- Exodus 1:19, where the Geneva Bible had commended the example of civil disobedience showed by the Hebrew midwives,
- II Chronicles 15:16, where the Geneva Bible had criticized King Asa for not having executed his idolatrous grandmother, Queen Maachah.
Need it be said that the Geneva Bible had as many notes as there was room for them? Taking away the marginal notes was a huge problem for the church leaders. The leaders had been using notes (not just in the Bible) for centuries to clarify word meanings and commentaries so there was no misunderstanding exaclty what was meant.
Here’s an example:
It is interesting to note that the Geneva Reformers- men such as John Calvin – expressed opinions in the marginal notes that would be simply unacceptable to the “scholars” of today. For example, the passage in Genesis 12:2-3, that reads:
“And I will make of thee a great nation, and will bless thee, and make thy name great, and thou shalt be a blessing.I will also bless them that bless thee, and curse them that curse thee, and in thee shall all the families of the earth be blessed.”
Our ministers today tell us this refers to Jews. That isn’t the way the Geneva translators understood it:
The world shall recover by thy seed, which is Christ, the blessings that were lost in Adam.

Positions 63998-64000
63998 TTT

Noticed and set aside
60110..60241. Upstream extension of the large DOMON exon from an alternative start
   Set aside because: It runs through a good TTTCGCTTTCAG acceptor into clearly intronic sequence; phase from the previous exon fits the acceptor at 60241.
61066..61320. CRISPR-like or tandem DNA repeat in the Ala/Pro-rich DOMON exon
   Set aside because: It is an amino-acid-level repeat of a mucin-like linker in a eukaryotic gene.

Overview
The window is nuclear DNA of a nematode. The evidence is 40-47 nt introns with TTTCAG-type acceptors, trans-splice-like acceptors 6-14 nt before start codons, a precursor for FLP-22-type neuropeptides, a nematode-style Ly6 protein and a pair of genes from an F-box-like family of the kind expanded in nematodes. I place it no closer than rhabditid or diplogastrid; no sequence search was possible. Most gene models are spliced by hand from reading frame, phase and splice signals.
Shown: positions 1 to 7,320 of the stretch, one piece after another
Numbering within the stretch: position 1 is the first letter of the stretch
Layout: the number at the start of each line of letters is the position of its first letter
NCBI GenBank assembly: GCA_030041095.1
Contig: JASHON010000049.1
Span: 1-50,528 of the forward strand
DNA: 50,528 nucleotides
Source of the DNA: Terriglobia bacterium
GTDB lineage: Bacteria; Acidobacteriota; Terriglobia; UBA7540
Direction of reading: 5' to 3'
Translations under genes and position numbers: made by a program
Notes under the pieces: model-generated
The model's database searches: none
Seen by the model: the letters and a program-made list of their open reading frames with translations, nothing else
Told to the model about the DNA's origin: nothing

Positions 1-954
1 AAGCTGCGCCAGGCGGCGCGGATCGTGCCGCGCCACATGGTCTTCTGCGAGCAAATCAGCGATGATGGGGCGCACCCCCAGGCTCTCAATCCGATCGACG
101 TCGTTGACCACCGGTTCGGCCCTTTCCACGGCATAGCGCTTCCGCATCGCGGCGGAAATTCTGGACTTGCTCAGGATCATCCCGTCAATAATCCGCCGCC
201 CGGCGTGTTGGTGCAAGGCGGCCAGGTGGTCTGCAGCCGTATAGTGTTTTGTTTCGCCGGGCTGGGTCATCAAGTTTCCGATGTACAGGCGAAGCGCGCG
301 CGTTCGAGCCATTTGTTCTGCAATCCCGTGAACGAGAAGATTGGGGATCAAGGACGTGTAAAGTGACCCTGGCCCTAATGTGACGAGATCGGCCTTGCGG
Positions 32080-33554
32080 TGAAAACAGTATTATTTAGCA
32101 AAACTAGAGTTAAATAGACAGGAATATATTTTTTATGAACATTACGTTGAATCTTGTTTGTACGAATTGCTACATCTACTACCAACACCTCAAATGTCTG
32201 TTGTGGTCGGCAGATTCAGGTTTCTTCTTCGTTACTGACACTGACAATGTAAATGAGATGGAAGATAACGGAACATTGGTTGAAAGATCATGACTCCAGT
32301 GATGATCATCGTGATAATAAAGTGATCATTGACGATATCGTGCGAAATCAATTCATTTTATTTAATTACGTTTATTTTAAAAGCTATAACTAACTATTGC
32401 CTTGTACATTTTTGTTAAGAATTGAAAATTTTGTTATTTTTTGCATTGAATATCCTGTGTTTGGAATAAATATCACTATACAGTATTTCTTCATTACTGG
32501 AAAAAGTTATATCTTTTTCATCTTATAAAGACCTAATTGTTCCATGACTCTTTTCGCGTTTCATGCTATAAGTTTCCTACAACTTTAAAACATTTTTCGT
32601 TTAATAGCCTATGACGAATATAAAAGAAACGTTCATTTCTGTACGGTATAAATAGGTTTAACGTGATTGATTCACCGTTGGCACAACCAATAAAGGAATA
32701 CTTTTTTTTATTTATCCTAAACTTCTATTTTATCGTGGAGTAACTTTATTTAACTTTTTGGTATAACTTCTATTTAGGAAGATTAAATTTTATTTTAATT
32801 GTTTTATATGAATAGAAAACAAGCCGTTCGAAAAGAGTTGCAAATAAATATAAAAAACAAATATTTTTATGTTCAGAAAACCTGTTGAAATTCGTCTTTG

Twentieth century scholarly works, such as the Scofield Reference Bible, published by Oxford University Press, hold that the 38th Chapter of Ezekiel refers to an invasion of Jerusalem by Russian armies leading the Northern European powers. John Calvin and his cohorts, who annotated the Geneva Bible, understood it a little differently:
Signifying all the people of the world should assemble themselves against the Church and Christ their head.
A last thought on those margin notes:
The marginal notes of the Geneva Bible enraged the Catholic Church, since the
notes deemed the act of confession to men – the Catholic Bishops – as
unjustified by Holy Script. Man should confess to God only; man’s private life
was man’s private life. The notes also infuriated King James, since they allowed
disobedience to tyrannical kings. King James went so far as to make ownership of
the Geneva Bible a felony. He then proceeded to make his own version of the
Bible, but without the marginal notes that had so disturbed him.
Later the two Bibles were commonly known as the Bible with notes (Geneva) and the Bible without notes (KJV)
In reality the two Bibles are vary similar – The Geneva is more direct and seems more modern.
Here’s is an interesting bit from Wikipedia.